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Translated by Rev. Canon Roberts
Book XXI Chapter 10: Hanno wants peace with Rome[218 BC]
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|That embassy, therefore, excepting that the ambassadors were admitted and heard, proved likewise vain and fruitless. Hanno alone, in opposition to the rest of the senate, pleaded the cause of the treaty, amidst deep silence on account of his authority, and not from the approbation of the audience. He said: that he had admonished and forewarned them by the gods, the arbiters and witnesses of treaties, that they should not send the son of Hamilcar to the army; that the manes, that the offspring of that man could not rest in peace, nor ever, while any one of the Barcine name and blood survived, would the Roman treaties continue undisturbed. "You, supplying as it were fuel to the flame, have sent to your armies a youth burning with the desire of sovereign power, and seeing but one road to his object, if by exciting war after war, he may live surrounded by arms and legions. You have therefore fostered this fire, in which you now burn. Your armies invest Saguntum, whence they are forbidden by the treaty: ere long the Roman legions will invest Carthage, under the guidance of those gods through whose aid they revenged in the former war the infraction of the treaty. Are you unacquainted with the enemy, or with yourselves, or with the fortune of either nation? Your good general refused to admit into his camp ambassadors coming from allies and in behalf of allies, and set at nought the law of nations. They, however, after being there repulsed, where not even the ambassadors of enemies are prohibited admittance, come to you: they require restitution according to the treaty: let not guilt attach to the state, they demand to have delivered up to them the author of the transgression, the person who is chargeable with this offence. The more gently they proceed, -- the slower they are to begin, the more unrelentingly, I fear, when they have once commenced, will they indulge resentment. Set before your eyes the islands Aegates and Eryx, all that for twenty-four years ye have suffered by land and sea. Nor was this boy the leader, but his father Hamilcar himself, a second Mars, as these people would have it: but we had not refrained from Tarentum, that is, from Italy, according to the treaty; as now we do not refrain from Saguntum. The gods and men have, therefore, prevailed over us; and as to that about which there was a dispute in words, whether of the two nations had infringed the treaty, the issue of the war, like an equitable judge, hath awarded the victory to the party on whose side justice stood. It is against Carthage that Hannibal is now moving his vineae and towers: it is the wall of Carthage that he is shaking with his battering-ram. The ruins of Saguntum (oh that I may prove a false prophet!) will fall on our heads; and the war commenced against the Saguntines must be continued against the Romans. Shall we, therefore, some one will say, deliver up Hannibal? In what relates to him I am aware that my authority is of little weight, on account of my enmity with his father. But I both rejoice that Hamilcar perished, for this reason, that, had he lived we should have now been engaged in a war with the Romans; and this youth, as the fury and firebrand of this war, I hate and detest. Nor ought he only to be given up in atonement for the violated treaty; but even though no one demanded him, he ought to be transported to the extremest shores of earth or sea, and banished to a distance, whence neither his name nor any tidings of him can reach us, and he be unable to disturb the peace of a tranquil state. I therefore give my opinion, that ambassadors be sent immediately to Rome to satisfy the senate; others to tell Hannibal to lead away his army from Saguntum, and to deliver up Hannibal himself, according to the treaty to the Romans; and I propose a third embassy to make restitution to the Saguntines."||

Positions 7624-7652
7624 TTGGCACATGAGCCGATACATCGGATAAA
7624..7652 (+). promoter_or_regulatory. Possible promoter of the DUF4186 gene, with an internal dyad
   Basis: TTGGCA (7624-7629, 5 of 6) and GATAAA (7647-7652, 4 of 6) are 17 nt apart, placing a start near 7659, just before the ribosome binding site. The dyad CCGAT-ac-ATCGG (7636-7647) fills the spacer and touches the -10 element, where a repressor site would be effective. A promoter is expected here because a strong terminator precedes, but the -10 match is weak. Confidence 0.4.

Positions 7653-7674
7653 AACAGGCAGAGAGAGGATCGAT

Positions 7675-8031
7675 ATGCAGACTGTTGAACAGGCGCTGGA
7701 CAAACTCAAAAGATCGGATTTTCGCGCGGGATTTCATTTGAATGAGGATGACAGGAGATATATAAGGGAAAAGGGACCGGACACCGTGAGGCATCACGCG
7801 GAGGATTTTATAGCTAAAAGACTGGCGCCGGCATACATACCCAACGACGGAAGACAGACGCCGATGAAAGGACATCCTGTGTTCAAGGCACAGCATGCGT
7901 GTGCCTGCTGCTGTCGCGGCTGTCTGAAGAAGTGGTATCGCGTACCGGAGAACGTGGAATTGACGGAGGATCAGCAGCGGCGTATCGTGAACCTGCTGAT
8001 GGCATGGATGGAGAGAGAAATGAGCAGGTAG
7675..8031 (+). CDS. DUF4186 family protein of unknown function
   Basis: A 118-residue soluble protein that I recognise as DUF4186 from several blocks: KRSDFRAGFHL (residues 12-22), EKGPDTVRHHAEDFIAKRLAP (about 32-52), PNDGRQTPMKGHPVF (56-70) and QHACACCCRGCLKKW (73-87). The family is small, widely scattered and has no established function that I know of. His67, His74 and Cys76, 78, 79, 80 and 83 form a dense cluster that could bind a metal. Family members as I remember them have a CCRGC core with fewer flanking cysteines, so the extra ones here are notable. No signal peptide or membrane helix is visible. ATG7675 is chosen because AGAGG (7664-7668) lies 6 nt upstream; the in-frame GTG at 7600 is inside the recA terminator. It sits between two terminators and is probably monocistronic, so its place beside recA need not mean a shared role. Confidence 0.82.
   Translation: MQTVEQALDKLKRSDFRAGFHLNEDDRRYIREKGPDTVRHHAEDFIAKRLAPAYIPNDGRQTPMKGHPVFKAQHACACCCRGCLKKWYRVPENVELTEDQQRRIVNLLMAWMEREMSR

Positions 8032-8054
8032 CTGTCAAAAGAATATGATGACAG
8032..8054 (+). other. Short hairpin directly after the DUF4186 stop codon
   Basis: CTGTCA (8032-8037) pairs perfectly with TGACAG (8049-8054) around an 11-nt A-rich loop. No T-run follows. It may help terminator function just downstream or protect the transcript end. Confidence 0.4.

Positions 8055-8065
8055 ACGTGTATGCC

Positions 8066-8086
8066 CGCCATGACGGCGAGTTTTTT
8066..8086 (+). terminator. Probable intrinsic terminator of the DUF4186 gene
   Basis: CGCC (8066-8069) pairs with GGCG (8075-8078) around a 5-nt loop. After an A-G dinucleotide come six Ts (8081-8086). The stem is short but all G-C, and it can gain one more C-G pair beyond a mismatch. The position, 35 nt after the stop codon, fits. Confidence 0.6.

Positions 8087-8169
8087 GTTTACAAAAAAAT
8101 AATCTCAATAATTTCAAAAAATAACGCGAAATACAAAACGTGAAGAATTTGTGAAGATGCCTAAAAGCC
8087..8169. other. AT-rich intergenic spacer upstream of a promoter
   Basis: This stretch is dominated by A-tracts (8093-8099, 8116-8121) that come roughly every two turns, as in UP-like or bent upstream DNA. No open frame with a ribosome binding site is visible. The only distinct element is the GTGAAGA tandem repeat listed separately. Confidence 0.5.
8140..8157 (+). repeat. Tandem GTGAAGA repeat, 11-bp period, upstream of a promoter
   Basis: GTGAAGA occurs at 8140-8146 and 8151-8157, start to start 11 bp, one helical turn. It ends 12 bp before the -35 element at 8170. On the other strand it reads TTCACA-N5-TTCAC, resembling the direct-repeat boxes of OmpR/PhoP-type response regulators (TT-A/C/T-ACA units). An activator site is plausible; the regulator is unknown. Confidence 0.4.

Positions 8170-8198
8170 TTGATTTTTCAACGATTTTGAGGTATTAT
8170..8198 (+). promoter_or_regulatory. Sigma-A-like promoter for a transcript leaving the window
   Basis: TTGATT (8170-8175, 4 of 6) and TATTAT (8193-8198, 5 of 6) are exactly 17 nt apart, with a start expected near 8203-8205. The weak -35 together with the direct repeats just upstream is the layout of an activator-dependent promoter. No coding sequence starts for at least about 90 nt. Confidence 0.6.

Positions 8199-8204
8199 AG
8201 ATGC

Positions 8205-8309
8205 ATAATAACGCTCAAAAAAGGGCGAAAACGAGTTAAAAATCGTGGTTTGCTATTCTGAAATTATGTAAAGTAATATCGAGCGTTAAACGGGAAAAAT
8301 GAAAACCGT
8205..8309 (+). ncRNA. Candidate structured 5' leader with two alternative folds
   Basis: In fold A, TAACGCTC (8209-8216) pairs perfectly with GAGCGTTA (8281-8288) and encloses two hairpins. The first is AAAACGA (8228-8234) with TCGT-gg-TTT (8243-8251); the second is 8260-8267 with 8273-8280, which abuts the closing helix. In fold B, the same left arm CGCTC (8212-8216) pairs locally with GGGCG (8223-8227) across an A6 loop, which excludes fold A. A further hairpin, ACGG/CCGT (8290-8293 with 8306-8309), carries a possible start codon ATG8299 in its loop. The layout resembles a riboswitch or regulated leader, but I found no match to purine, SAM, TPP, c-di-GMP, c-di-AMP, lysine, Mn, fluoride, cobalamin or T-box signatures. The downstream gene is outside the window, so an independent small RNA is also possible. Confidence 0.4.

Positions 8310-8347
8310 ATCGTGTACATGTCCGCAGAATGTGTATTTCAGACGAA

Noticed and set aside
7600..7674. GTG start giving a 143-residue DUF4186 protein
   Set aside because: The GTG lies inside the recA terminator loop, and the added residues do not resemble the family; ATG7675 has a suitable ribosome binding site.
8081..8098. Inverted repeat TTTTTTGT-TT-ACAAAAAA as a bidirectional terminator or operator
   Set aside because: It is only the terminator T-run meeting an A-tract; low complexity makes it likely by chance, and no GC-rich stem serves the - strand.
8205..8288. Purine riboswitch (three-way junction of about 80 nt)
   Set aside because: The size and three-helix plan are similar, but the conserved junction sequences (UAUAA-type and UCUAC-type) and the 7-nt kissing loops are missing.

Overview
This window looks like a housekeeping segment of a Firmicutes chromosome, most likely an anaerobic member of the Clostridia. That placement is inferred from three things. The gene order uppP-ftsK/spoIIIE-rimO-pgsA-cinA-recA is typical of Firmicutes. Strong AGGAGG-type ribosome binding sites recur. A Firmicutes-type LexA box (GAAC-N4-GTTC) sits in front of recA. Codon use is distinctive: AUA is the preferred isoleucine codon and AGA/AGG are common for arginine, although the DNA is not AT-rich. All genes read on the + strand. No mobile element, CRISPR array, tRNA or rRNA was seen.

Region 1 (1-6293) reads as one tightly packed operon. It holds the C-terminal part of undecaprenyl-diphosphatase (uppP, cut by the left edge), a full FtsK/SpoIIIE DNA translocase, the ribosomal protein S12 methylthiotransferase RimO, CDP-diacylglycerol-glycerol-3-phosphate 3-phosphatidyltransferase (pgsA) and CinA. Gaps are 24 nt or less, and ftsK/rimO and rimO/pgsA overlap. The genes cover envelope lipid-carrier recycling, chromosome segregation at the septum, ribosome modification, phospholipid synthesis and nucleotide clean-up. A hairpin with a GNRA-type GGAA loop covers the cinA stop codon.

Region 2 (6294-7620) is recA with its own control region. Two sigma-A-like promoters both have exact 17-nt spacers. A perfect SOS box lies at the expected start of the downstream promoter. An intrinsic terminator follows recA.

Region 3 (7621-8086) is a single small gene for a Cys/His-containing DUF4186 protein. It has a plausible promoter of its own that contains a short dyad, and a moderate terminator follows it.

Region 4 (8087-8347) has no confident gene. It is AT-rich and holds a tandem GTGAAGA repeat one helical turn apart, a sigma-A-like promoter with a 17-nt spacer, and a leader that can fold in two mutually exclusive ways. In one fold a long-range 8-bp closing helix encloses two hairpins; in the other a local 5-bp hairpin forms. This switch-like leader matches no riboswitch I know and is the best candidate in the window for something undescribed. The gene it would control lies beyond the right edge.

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Manes:"The pure, the bright, the good." They were thought of as disembodied spirits, immortal as the gods. Their dwelling was in the depths of the earth, from which at certain seasons they emerged and flitted in circles beneath the moon. Their position in Roman mythology might possibly be understood as pointing to a prehistoric ancestor-worship. On epitaphs they are described as "the Divine Manes."
Vineae:Movable shelters, open at both ends, pushed along on wheels, and made of stout wattling, covered with leather. As the name suggests, the earliest were probably constructed of interlaced vine stems. Under their protection battering-rams could be worked, mines commenced, and other siege operations conducted.